I really liked the ease and outcome of the drop swirl technique in Desert Dune, so I decided to do the same for Color Riot. For the first time ever, I used 5 colors: white (titanium dioxide), periwinkle blue, raging raspberry, neon yellow, and neon green. It is scented with Mango Pomegranate – a fun, tart, and fruity smell.
I made Color Riot last Jan. 26. I looked at it almost everyday and didn’t notice any bleeding of colors until I steamed it the other day. It had very light soda ash, mostly just on the two end pieces. I normally would leave it as is, but because of its name, I wanted the colors to really pop. Has anyone experienced this after steaming?
Aside from Color Riot, I made one other neon-colored soap last year. When I saw the colors in the cut soap, I hated it! I thought it was gaudy. After a while, I thought it was fun and learned to like it. Fragrance used was patchouli raspberry, which I renamed Happy Hippie. I later found out that Lush had a product with the same name. I will have to think of another name should I do a remake. The colors used in this soap are similar to those in Color Riot, but I don’t remember now if the colors bled. If it did, I didn’t notice.
Have I mentioned that I have such an awesome mother-in-law? Because she is such a great human being, people are naturally drawn to her, and my friends wish she was their mom, even though they love their own mothers. She is the kind of person who celebrates every possible occasion with a gift. Last month, she already ordered ahead for Valentine’s her favorite chrysanthemum-shaped soap, and a black and white one that’s scented with grapefruit and neroli.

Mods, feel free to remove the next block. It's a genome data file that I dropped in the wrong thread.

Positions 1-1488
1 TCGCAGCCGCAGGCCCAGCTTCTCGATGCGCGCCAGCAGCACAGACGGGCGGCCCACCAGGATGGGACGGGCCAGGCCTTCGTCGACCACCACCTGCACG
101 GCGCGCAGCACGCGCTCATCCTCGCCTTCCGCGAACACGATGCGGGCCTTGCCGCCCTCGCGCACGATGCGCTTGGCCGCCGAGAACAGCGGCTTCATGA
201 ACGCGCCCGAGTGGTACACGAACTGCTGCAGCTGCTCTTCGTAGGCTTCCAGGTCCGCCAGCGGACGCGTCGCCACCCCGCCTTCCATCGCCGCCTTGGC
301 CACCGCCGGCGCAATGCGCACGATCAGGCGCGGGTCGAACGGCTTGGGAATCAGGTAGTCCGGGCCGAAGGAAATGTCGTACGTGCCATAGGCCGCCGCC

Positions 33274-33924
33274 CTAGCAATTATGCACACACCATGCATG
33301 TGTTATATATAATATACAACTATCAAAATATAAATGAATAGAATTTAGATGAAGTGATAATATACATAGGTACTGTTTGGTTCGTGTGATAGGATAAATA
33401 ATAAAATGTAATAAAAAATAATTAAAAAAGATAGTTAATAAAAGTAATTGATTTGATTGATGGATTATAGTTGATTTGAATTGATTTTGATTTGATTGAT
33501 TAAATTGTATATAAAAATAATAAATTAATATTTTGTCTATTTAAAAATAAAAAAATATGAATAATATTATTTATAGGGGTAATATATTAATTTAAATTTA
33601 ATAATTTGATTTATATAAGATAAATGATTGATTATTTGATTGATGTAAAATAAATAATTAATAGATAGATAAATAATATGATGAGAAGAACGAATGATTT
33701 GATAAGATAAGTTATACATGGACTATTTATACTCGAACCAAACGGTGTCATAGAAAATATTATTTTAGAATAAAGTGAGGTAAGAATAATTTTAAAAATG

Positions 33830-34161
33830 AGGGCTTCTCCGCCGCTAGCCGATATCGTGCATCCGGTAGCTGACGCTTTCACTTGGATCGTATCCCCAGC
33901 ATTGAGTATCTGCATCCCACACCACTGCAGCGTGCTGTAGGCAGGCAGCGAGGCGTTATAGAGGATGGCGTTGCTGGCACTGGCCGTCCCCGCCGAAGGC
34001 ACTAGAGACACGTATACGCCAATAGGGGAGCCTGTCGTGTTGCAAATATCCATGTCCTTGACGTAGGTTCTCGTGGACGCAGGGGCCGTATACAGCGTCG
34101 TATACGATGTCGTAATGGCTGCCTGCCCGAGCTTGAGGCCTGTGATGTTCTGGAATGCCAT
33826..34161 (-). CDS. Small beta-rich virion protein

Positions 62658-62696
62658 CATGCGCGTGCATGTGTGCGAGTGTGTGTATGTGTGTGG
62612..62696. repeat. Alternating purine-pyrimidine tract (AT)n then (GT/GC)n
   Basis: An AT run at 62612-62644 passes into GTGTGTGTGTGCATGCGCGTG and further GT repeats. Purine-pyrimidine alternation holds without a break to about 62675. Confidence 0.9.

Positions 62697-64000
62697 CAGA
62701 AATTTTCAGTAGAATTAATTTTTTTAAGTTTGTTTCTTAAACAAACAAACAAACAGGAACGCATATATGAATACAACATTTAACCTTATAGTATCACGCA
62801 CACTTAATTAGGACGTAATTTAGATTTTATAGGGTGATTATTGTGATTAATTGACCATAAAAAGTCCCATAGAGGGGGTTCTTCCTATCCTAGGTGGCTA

I still don’t have the proper packaging for plastic-wrapped soaps, so I had to make-do with what I could find. I wanted the flower-shaped soaps to rest on paper doily, but I couldn’t find small ones. I also didn’t want to use wrapping paper because it’s too thin, and I couldn’t find thick paper with a nice print. I did find, though, this lovely baking cup:
I had to stretch out the cups to flatten them, and using a mason jar ring as a guide, I cut-out circles with a paper cutter. When my friend saw my labor-intensive process, he said that there is a cutter specifically for round shapes. I had no idea! Anyway, i just had to cut 30 pieces, but I did look for that cutter the following day. Sadly, it’s not available in our local stores.